An invasive plant is a non-native plant that adapts quickly and thrives in new environments. These characteristics of adaptability, mass seed production, and rapid growth allows the invasive plant to choke out native and crop plants by winning the battle for space, water and nutrients. As invasive plants spread and take over an area, they can upset the balance of water and nutrient cycling, soil building and carbon storage as well as reduce wildlife habitat and species diversity. Identification is the first step towards controlling invasive weeds.
Integrated Pest Management for Invasive Plants Must Include;
- Biological Controls
Most Unwanted : Found in the Carrot River Watershed
Common Tansy—native to Europe, it was introduced to North America in the early 1600s for medicinal and horticultural purposes. It is widespread across Western Canada in pastures, roadsides, riparian areas, and native prairies. It has fern-like leaves and flowers that look like yellow buttons at the top of the plant. Common tansy can quickly take over a landscape, and the seeds remain viable in the soil for up to 25 years.
|Scentless Chamomile— introduced to Canada from Europe in the 1930s, it has spread throughout the prairies. A single plant growing without competition may cover over one square metre. Scentless Chamomile has finely divided leaves and several flowers on each flowering stem, which differentiates it from ox-eyed daisy which has notched leaves and one flower per flowering stem. However, ox-eyed daisy is also an invasive plant species.|
Invasive plant species have the ability to choke out all other plants resulting in economic and ecological losses.
Identification is the first step in any invasive pest management plan. Know what weeds you have, and what weeds to be on the lookout for. Use plant identification guides, local resources such as crop advisors, or other agencies to assist you if you are unsure. It is easy to become confused when plants can be so similar. An example of this is fireweed (on your left as you face the screen) and purple loosestrife (on your right as you face the screen). Fireweed is a native plant, but purple loosestrife is a non-native, invasive plant. The majority of purple loosestrife infestations are a result of garden escapes, and this weed is particularly of concern in wetlands and riparian areas. Once established it is extremely difficult to eradicate, because no herbicides are approved for control of purple loosestrife in or near waterways and this plant can regrow from even small pieces of root tissue left in the soil.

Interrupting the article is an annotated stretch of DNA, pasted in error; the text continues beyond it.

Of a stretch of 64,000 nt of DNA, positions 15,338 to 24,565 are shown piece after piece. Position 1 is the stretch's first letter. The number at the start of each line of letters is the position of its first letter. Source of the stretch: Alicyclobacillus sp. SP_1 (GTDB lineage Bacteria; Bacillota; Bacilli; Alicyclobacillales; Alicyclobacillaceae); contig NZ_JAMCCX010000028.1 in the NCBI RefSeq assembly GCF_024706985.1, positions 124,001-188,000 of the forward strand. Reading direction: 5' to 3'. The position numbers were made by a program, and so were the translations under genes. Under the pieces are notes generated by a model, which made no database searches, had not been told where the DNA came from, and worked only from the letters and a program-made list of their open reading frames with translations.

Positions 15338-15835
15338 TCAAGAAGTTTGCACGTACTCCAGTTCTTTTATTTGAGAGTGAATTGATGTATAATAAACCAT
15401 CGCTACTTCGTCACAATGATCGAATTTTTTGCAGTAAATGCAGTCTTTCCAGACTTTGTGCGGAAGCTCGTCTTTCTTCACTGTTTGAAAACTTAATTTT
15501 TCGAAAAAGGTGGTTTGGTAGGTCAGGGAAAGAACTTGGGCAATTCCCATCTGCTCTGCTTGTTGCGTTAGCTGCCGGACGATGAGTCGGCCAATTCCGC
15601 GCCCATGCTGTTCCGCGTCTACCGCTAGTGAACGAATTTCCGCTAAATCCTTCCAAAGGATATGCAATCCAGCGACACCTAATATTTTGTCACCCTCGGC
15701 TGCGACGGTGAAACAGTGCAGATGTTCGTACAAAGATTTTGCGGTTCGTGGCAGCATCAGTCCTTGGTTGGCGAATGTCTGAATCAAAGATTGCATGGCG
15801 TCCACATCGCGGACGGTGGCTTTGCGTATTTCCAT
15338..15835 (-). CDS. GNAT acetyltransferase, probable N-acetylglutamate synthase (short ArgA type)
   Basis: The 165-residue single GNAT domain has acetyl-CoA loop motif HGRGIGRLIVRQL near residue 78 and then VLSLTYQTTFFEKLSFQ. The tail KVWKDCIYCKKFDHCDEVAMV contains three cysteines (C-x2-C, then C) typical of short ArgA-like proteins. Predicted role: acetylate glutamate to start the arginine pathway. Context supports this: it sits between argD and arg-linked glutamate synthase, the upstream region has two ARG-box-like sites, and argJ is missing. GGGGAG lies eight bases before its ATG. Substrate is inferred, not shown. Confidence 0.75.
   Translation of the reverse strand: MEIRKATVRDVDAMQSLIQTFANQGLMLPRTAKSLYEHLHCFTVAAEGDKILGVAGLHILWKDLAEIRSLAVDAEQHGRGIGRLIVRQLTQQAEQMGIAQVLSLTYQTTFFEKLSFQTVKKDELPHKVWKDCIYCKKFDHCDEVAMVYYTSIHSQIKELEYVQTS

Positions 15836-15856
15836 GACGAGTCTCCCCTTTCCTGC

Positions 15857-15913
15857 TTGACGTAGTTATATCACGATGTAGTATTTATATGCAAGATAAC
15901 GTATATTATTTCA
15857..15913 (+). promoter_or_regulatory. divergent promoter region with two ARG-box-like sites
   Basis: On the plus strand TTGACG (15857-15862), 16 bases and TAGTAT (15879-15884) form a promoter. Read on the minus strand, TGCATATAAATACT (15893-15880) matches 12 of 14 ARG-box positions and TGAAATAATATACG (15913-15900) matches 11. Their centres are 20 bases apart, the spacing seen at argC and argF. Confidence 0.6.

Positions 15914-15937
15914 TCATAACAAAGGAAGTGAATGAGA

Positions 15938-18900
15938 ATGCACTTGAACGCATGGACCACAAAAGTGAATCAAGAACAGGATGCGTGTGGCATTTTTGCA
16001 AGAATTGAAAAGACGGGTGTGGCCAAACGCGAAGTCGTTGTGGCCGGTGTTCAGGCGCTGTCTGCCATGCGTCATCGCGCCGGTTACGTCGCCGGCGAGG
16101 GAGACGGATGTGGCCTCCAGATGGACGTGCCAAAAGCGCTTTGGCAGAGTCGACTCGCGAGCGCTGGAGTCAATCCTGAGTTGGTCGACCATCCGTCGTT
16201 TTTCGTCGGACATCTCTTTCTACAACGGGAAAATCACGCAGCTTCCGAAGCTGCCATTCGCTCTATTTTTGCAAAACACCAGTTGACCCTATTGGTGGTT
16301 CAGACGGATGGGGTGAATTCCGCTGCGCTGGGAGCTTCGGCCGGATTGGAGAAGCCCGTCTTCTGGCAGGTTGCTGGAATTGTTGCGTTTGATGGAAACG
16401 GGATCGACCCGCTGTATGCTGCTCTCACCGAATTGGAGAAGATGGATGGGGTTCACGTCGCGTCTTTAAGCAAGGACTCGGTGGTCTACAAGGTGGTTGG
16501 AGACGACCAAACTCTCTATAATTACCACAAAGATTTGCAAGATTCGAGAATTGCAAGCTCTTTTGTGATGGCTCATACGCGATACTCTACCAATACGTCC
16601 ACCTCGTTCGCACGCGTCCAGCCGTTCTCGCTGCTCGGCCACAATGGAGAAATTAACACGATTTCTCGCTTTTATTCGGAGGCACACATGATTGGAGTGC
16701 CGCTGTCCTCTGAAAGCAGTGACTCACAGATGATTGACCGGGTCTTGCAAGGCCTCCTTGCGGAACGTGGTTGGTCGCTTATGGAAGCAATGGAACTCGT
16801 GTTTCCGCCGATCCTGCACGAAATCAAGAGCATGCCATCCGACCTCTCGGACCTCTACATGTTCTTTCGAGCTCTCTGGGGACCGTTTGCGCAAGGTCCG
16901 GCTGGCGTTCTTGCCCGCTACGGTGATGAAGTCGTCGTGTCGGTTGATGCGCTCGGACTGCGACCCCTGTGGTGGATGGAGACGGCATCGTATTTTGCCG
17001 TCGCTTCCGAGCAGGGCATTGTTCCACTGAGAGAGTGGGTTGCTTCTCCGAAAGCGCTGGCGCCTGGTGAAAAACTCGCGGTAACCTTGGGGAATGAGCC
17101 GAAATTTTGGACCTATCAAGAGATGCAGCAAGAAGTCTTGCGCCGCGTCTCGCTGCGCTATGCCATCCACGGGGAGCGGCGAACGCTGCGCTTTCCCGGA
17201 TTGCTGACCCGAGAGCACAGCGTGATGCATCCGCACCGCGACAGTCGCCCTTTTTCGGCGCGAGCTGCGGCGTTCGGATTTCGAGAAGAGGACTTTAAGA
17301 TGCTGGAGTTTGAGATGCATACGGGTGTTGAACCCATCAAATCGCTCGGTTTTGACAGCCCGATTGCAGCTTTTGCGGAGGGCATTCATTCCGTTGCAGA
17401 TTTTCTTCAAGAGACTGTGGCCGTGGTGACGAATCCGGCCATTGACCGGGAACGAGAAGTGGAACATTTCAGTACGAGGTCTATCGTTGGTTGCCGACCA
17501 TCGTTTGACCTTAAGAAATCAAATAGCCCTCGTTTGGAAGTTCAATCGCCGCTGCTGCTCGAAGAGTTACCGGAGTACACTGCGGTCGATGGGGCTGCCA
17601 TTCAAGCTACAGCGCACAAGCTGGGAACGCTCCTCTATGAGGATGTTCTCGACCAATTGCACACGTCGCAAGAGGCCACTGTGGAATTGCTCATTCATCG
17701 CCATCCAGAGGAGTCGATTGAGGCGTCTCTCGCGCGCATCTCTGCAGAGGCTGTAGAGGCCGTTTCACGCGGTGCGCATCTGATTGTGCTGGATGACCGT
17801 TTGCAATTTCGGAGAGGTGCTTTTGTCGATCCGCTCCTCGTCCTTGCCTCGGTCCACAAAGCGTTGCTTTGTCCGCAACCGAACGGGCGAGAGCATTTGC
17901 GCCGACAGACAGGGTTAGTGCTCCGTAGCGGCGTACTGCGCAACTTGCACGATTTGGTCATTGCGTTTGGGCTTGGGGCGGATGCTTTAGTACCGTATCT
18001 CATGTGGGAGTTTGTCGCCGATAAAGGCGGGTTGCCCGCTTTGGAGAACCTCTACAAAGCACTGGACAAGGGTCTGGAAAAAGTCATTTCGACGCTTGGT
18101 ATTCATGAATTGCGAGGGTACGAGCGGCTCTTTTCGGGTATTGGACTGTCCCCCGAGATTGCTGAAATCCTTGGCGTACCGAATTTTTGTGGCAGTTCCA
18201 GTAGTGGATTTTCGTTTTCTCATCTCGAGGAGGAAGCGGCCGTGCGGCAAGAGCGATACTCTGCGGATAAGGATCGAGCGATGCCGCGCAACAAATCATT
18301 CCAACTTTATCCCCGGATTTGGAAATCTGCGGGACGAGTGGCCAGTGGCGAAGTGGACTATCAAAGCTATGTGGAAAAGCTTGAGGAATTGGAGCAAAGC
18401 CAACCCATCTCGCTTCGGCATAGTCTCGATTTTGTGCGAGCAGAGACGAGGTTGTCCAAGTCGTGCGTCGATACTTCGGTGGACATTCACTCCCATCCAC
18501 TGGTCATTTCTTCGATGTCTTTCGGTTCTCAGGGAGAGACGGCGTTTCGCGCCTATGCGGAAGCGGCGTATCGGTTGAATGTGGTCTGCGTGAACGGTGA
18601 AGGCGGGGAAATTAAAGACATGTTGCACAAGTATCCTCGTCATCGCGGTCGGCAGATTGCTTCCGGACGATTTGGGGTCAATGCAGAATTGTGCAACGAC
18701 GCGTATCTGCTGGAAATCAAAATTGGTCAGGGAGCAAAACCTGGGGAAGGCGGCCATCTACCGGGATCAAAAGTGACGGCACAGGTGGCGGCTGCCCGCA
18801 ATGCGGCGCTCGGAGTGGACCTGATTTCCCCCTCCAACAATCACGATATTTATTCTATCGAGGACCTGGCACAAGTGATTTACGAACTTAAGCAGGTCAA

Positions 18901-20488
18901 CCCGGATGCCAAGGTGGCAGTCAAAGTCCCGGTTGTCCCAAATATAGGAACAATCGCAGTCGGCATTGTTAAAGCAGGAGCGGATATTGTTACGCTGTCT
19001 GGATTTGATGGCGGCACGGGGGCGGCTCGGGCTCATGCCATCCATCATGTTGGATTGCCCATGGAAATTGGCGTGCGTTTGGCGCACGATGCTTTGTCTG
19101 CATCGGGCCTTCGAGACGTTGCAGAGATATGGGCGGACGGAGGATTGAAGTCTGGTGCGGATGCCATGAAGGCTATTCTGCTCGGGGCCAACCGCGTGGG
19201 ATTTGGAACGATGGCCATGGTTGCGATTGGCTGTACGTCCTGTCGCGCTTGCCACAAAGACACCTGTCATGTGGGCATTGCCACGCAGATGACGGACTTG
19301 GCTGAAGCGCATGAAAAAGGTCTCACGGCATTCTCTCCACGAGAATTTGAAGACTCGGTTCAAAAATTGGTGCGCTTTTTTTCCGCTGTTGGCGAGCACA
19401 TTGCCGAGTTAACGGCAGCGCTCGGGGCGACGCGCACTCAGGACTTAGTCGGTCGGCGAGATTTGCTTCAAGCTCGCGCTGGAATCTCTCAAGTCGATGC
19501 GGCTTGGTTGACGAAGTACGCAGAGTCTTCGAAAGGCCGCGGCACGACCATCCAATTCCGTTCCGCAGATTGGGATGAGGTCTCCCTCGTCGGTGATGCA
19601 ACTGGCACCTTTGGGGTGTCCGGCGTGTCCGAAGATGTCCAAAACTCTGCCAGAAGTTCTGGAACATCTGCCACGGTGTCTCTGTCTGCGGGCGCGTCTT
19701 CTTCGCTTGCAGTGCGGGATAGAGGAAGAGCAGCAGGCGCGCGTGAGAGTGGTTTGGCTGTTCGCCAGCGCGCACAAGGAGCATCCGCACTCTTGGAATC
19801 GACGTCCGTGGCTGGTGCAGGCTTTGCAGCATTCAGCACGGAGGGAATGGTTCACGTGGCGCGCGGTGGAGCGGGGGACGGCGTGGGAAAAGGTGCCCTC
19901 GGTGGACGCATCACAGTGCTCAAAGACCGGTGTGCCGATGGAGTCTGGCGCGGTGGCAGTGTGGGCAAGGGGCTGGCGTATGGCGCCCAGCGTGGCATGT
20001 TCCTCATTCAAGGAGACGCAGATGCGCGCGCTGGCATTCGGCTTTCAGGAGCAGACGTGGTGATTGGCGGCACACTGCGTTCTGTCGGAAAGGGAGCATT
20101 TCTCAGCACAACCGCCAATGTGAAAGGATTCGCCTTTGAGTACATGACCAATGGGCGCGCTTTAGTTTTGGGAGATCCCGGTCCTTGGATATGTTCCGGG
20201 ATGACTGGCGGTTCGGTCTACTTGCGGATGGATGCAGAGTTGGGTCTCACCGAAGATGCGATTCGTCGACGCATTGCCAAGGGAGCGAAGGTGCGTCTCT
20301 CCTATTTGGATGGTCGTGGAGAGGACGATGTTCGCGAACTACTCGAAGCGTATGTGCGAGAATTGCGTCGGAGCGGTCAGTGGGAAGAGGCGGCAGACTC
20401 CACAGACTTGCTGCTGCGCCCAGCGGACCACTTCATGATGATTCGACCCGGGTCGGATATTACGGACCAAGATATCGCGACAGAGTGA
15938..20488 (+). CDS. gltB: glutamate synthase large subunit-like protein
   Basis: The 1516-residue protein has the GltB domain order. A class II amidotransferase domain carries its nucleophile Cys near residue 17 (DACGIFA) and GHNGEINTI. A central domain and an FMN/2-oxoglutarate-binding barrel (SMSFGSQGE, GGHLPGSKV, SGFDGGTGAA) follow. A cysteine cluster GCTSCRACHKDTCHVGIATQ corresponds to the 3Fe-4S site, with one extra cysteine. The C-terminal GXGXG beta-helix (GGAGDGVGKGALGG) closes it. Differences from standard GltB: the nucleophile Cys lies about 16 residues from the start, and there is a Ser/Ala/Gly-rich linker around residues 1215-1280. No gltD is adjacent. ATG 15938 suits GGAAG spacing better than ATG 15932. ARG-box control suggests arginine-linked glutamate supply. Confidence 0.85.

Photo credit—Manitoba Purple Loosestrife Project
Did you know?
- Common tansy seeds are able to germinate for up to 25 years
- A single Scentless Chamomile plant can produce over a million seeds
Invasive Plant Management and Control Programs are available to Rural Municipalities in Saskatchewan through Growing Forward 2, and are administered by Saskatchewan Association of Rural Municipalities (SARM). The CRVWA recognizes the importance of identifying and controlling invasive plant species within our watershed to maintain biodiversity, protect wildlife habitat, and prevent economic loss. Our staff are available to assist in plant identification, access to technical support, and to assist with weed management planning.
We have invasive weed identification guides and information available to the public at our office.